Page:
This sort of "family setting", as Mrs Ng puts it, helps cultivate a personal relationship between teacher and child and allows teachers to tailor lessons to the learning styles of each child.

"We respect children," said Mrs Ng. "We look into their interests, and the learning is generated based on each child's interests."

But parents are not excluded from the relationship either.

"We always say education is a successful partnership among the parents, the teachers and the children."

EtonHouse schools maintain a strong line of communication with parents through fortnightly newsletters and portfolios for each student.

On top of the bi-annual parent-teacher meetings, the schools also hold student-led conferences once a year.

"Once a year, we turn around and let the children be the teachers, to show their parents how they learn," said Mrs Ng.

"It's very interesting because you let students take ownership of their learning, and it's also a confidence-booster."

These initiatives require a lot of preparation by teachers, who have to brief the parents beforehand, tell them to be positive and remind them not to put down their children if they are unable to grasp something that might seem simple.

EtonHouse employs 800 staff globally - with 320 here - of which 70 per cent are teachers.

"It's always a challenge to get good teachers," said Mrs Ng, who recruited a principal and a few teachers from Britain when she started.

All prospective teachers have to go through a stringent selection process. A degree or diploma in early child education is one requirement.

EtonHouse also has its own teaching academy, the EtonHouse Education Centre (EEC), which focuses on pre-school teacher training, research and professional development.

Four pedagogists, specialists who study how children learn, are based there. They travel the globe to participate in conferences, and then share these research-based best practices with teachers here.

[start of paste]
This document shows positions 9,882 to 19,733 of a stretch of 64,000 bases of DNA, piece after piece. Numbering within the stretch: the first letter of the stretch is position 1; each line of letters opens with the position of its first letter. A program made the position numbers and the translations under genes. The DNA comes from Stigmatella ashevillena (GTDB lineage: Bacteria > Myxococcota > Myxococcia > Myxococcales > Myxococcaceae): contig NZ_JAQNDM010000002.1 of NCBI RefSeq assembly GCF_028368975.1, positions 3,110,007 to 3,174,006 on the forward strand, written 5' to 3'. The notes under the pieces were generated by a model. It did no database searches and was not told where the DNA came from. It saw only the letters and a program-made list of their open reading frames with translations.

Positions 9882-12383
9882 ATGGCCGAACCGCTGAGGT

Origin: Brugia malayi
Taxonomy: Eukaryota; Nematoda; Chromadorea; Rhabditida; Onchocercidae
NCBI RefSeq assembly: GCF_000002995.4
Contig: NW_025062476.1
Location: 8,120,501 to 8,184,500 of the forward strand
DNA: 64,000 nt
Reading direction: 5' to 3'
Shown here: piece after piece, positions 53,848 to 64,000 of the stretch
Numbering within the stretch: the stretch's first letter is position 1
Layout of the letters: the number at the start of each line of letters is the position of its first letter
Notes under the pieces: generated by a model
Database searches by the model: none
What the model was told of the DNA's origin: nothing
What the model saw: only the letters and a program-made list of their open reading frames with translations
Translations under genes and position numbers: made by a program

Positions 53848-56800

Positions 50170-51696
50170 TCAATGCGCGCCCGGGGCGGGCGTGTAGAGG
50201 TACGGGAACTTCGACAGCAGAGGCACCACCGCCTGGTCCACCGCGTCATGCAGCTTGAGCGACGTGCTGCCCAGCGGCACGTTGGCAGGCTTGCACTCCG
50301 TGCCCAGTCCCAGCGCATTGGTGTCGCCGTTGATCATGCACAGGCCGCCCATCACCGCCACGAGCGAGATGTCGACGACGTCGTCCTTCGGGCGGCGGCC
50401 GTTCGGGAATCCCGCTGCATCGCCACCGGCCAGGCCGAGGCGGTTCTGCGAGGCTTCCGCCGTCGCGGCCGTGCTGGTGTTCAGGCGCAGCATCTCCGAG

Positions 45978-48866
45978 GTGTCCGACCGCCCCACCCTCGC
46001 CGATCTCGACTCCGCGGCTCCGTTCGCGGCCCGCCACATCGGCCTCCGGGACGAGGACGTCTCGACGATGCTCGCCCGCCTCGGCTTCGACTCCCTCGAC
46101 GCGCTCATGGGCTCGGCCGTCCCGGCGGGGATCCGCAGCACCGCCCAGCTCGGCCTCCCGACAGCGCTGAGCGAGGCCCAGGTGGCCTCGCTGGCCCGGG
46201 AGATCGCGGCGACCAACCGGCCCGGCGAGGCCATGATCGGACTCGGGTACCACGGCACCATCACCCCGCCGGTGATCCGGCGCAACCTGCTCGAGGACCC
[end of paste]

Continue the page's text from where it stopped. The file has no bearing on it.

About 10 years ago, EtonHouse began providing primary education at the Broadrick Road main campus, by popular demand from satisfied parents whose children had graduated from the pre-school.

Mrs Ng is now also looking to expand to Britain, America and Australia and even Dubai in the longer term.

"At EtonHouse, we have children from 54 nationalities. We have children of Asian expatriates, we also have children of Western expatriates," she said.

"We want to go to the West because a lot of our children, after studying at EtonHouse, they went back to America, they went back to Australia, to the UK, and they still missed the EtonHouse experience."


"Once a year, we turn around and let the children be the teachers, to show their parents how they learn... It's very interesting because you let students take ownership of their learning, and it's also a confidence-booster."
Mrs Ng Gim Choo, managing director of EtonHouse International. The schools hold pupil-led conferences once a year, on top of bi-annual parent-teacher meetings.